Contact Information
Director: Kathy Shay
Location: Center 1
 Contact Information
Director: Kathy Shay
Location: Center 1

Getting Students to Read

Getting Students to Read Textbooks

Christine Harrington and Christine Wathen


Problem: Students are not reading the textbook.

Over 78% of freshman and sophomore students reported not reading the textbook at all, or reading it only sparingly, for at least one introductory course (Sikorski et al., 2002)
• Students know reading is linked to academic performance (Elias, 2005; Stratten, 2011)
• Students are more likely to read before an exam (70%) than before class (27%) (Clump, Bauer & Bradley, 2004)

Why don’t students read?

• Lack of time
• Lack of interest in content
• Reading comprehension difficulties
• Faculty don’t hold them accountable for the reading (no quizzes, reading assignments, or “cover” everything in class)

How can faculty hold students accountable for the readings?

Quizzing is linked to academic success (Landrum, 2007; DiHoff, Brosvic & Epstein, 2003; Epsein, Epstein, and Brosvic, 2011)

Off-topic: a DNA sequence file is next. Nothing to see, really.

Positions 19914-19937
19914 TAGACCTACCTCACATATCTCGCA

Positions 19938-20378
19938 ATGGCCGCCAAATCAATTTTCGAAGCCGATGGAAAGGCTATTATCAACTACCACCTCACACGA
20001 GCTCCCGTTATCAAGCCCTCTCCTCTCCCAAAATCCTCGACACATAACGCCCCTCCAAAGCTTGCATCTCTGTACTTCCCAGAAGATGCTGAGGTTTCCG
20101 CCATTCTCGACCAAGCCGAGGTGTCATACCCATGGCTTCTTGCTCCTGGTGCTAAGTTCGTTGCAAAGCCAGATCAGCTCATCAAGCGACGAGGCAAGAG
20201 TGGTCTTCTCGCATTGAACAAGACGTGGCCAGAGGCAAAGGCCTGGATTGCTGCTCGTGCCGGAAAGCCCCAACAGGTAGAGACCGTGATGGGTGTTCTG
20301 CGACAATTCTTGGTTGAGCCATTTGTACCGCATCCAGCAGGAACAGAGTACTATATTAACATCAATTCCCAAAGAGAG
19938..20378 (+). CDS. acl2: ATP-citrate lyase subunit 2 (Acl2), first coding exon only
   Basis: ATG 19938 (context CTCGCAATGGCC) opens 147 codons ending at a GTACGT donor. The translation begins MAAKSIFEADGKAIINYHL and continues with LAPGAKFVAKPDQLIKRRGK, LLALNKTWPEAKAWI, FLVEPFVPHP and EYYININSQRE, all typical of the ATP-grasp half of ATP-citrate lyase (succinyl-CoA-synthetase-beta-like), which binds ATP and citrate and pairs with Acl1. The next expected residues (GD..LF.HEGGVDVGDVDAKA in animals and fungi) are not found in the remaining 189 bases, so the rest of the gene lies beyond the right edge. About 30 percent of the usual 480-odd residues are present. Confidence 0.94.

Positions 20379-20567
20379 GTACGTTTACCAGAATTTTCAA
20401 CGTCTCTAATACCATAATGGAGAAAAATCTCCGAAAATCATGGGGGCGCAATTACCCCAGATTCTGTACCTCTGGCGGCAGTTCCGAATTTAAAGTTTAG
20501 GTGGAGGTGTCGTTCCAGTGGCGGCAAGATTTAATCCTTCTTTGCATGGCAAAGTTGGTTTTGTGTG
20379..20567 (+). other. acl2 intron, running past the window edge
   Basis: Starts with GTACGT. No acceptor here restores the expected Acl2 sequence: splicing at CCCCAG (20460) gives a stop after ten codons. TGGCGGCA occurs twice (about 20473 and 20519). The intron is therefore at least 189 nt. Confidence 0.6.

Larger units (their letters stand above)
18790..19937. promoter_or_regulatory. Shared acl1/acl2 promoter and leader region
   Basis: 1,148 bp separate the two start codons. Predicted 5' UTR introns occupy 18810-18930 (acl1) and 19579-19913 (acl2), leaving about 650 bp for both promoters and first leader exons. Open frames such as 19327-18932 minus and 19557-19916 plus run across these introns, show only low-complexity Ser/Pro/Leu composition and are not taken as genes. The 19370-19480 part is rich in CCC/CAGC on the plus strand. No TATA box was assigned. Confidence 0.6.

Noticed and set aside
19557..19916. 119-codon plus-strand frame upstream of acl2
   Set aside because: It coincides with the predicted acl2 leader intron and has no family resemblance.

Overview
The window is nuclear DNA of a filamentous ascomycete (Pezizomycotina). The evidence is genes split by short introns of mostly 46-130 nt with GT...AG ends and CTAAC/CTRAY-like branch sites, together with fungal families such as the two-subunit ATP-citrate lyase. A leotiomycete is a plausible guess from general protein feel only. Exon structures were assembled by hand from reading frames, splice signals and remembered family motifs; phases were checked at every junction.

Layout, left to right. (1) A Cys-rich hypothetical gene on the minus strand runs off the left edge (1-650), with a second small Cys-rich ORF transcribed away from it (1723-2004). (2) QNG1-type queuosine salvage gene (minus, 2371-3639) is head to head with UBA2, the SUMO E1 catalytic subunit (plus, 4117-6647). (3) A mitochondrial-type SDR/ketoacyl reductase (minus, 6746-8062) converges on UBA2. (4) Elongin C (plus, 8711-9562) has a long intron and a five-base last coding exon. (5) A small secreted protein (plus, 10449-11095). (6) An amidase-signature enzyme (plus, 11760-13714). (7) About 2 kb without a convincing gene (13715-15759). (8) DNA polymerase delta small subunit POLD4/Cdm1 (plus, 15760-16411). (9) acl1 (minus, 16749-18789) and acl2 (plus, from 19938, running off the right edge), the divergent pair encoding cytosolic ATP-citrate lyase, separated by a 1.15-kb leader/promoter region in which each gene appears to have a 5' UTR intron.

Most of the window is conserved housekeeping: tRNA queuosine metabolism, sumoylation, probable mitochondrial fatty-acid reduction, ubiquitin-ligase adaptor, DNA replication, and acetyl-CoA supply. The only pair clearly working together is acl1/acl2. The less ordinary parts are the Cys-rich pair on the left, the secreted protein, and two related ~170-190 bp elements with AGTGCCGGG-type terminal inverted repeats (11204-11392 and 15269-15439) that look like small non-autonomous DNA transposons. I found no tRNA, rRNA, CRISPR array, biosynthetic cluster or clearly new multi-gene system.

• Reading assignments with feedback work (Ryan, 2006)
• Online discussions of the chapter content leads to increased student understanding of the material(Lineweaver, 2010)

Strategies to increase reading comprehension

• Teach strategies that will build basic background knowledge- scan the table of contents and read the chapter summary first
• Consider a 5-10 minute preview lecture to build background knowledge, explain complex vocabulary or concepts
• Give reading assignments and quizzes with multiple attempts
• Teach active reading approaches such as 3R – read (a small section), recite (close the book and summarize in writing what you learned), review (go back and fill in any gaps; highlight during this step)
• Consider using online tools such as screen-cast-o-matic to provide assistance with challenging readings